Gilead Sciences (NASDAQ:GILD) just might have moved into the pole position in the race to fight the coronavirus. On Friday, the big biotech announced that it's working with Chinese authorities on a clinical trial to evaluate remdesivir, which was unsuccessful as a treatment for Ebola, in treating the 2019-nCoV coronavirus strain that has caused serious health concerns throughout the world.
Remdesivir has previously demonstrated potential against MERS and SARS, two other coronaviruses that are similar in structure to 2019-nCoV. A study published in The New England Journal of Medicine last week reported that a man in Washington state with the coronavirus strain experienced improvement after being treated with Gilead's experimental drug.
Optimism about remdesivir fueled investors' excitement on Monday, sending Gilead's shares as much as 8.7% higher during the day. But there's an even better reason to consider buying Gilead stock now than its prospects for treating the coronavirus.
More important to Gilead's future
Perhaps the best reason to buy Gilead Sciences shares right now is the potential for the immunology drug filgotinib. There's no question that it's more important to Gilead's future than remdesivir is.
For one thing, filgotinib has already been evaluated in multiple late-stage clinical studies as a treatment for rheumatoid arthritis, and demonstrated both efficacy and safety. Gilead is currently waiting for regulators in the U.S., the EU, and Japan to hand down their decisions on it. By contrast, though remdesivir has shown promise as a possible treatment for coronavirus, there's no guarantee that it will be successful in clinical trials.
Then there are the drugs' relative market sizes: More than 1.3 million Americans have rheumatoid arthritis, as do up to 1% of the world's population -- around 78 million people in all. And as the size of the senior adult population grows across the world, the prevalence of rheumatoid arthritis will climb since the likelihood of developing the disease increases with age.
Compare those numbers to what has been seen so far with the coronavirus. As of Feb. 3, there were 17,391 confirmed cases of the virus, with more than 99% of them in China, according to the World Health Organization (WHO). The number of deaths resulting from the coronavirus 2019-nCoV strain totaled 361, with 360 of them in China.
Those are worrisome statistics, to be sure, as the number of confirmed infections is growing at an alarming rate. However, there are plenty of other diseases -- including rheumatoid arthritis -- that have greater health impacts globally, and which still would even if 2019-nCoV spreads significantly further.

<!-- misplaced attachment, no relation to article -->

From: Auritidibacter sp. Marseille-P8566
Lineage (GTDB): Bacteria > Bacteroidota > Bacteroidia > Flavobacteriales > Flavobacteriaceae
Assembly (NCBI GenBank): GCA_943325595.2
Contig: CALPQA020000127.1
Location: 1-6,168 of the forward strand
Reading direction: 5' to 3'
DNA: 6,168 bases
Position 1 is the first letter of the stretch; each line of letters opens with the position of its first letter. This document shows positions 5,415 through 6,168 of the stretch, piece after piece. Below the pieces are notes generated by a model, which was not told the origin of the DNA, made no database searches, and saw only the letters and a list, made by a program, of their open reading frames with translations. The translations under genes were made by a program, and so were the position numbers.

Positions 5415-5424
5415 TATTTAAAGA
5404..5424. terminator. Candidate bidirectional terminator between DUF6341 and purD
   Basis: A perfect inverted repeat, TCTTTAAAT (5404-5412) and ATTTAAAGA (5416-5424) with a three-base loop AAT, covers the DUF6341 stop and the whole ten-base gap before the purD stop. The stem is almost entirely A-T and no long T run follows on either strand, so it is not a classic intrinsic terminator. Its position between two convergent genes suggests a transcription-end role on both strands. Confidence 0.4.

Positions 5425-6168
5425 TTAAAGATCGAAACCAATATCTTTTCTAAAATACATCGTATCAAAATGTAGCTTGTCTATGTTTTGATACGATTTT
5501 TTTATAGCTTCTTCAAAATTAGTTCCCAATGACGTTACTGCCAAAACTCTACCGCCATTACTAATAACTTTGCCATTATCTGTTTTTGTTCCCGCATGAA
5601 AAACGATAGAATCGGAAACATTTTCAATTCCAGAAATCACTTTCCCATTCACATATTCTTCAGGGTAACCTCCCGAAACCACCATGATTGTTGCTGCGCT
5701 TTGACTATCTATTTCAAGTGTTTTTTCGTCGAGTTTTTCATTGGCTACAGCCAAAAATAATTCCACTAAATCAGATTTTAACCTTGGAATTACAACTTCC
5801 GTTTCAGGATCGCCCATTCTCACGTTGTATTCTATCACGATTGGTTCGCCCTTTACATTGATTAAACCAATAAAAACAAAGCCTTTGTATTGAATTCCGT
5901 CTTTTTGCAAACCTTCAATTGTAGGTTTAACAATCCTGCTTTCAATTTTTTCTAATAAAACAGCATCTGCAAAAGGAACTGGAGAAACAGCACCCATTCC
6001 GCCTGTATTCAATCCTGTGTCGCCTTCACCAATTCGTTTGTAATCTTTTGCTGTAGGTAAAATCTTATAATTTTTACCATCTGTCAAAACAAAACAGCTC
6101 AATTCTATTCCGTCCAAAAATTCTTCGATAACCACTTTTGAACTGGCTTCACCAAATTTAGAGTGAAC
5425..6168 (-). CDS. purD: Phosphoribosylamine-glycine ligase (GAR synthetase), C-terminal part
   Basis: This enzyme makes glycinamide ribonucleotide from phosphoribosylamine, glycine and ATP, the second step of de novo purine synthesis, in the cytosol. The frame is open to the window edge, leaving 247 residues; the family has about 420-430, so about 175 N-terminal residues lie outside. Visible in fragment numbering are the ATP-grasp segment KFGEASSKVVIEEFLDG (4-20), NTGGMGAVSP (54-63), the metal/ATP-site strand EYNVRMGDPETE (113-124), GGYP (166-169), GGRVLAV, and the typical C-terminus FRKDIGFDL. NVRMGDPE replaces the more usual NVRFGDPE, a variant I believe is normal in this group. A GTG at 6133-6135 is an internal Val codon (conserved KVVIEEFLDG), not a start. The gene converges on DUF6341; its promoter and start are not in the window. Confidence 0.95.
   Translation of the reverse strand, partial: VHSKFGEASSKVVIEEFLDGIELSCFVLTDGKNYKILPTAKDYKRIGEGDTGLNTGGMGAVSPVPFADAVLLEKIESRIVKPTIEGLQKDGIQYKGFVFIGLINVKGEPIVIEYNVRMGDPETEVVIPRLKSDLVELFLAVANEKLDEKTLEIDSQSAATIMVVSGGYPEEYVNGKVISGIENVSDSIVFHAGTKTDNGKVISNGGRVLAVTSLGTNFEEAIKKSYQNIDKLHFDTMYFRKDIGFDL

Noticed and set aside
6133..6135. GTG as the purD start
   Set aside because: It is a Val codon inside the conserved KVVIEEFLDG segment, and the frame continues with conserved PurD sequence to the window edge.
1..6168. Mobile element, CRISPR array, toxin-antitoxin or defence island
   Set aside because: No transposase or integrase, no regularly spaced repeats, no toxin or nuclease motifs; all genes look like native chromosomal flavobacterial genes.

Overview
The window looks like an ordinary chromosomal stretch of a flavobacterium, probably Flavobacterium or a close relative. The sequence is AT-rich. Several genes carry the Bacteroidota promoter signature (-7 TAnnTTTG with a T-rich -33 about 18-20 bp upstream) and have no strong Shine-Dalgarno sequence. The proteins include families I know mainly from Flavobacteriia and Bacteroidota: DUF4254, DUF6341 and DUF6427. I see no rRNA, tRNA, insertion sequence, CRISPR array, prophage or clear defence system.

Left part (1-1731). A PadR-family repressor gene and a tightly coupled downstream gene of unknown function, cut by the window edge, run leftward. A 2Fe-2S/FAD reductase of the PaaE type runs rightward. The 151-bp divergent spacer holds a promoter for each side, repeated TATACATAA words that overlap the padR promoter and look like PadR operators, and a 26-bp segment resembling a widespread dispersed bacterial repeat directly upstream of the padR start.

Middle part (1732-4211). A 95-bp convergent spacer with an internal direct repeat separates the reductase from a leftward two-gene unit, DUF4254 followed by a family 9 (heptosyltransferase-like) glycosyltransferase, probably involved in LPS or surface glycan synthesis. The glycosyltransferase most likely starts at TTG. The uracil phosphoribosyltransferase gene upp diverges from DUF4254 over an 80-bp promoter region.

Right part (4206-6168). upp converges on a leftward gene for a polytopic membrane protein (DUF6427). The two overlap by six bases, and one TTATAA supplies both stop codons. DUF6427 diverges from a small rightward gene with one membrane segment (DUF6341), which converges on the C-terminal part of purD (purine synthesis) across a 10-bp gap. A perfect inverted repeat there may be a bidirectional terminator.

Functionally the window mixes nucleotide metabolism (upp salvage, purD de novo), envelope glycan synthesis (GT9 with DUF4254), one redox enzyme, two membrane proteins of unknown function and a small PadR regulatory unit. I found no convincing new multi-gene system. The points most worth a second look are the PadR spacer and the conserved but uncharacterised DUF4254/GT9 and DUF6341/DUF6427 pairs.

There have been other coronavirus outbreaks in the past. SARS (severe acute respiratory syndrome) emerged in 2003. MERS (Middle East respiratory syndrome), made headlines in 2012. But despite initial concerns, no vaccine or antiviral drug has been approved for either virus strain.
Perhaps Gilead will make a lot of money if remdesivir proves to be effective at treating 2019-nCoV. But based on the past, there appears to be a good chance that worries will die down after this virus strain runs its course.
Meanwhile, analysts think that filgotinib will generate peak annual sales of around $3 billion in treating rheumatoid arthritis. Gilead is also evaluating the drug in several other autoimmune indications, including Crohn's disease, psoriatic arthritis, and ulcerative colitis. If filgotinib wins approval for all of those indications, it could rack up another $3 billion in annual sales.
Gilead liked the prospects for filgotinib so much that it spent $5.1 billion last year to expand its partnership with Galapagos, the biotech that initially developed it. Prior to this deal, Gilead owned the license to commercialize filgotinib. Now, the company also has an exclusive license and options rights to develop and commercialize all of Galapagos' programs everywhere outside of Europe.
More pipeline prospects
Biotech stocks rise and fall on the prospects for their pipelines. As promising as Gilead's potential coronavirus treatment may be, filgotinib is clearly the crown jewel for right now. And there are more candidates potentially on the way that make Gilead appear even more attractive.
The company has multiple phase 2 and phase 3 clinical studies underway evaluating cell therapies to treat blood cancers. One analyst thinks that experimental long-acting HIV drug GS-6207, which is currently in early-stage clinical testing, could eventually be Gilead's biggest winner of all. Regardless of what happens with the company's efforts to treat this coronavirus strain, the big biotech's pipeline makes it worth a serious look for long-term investors.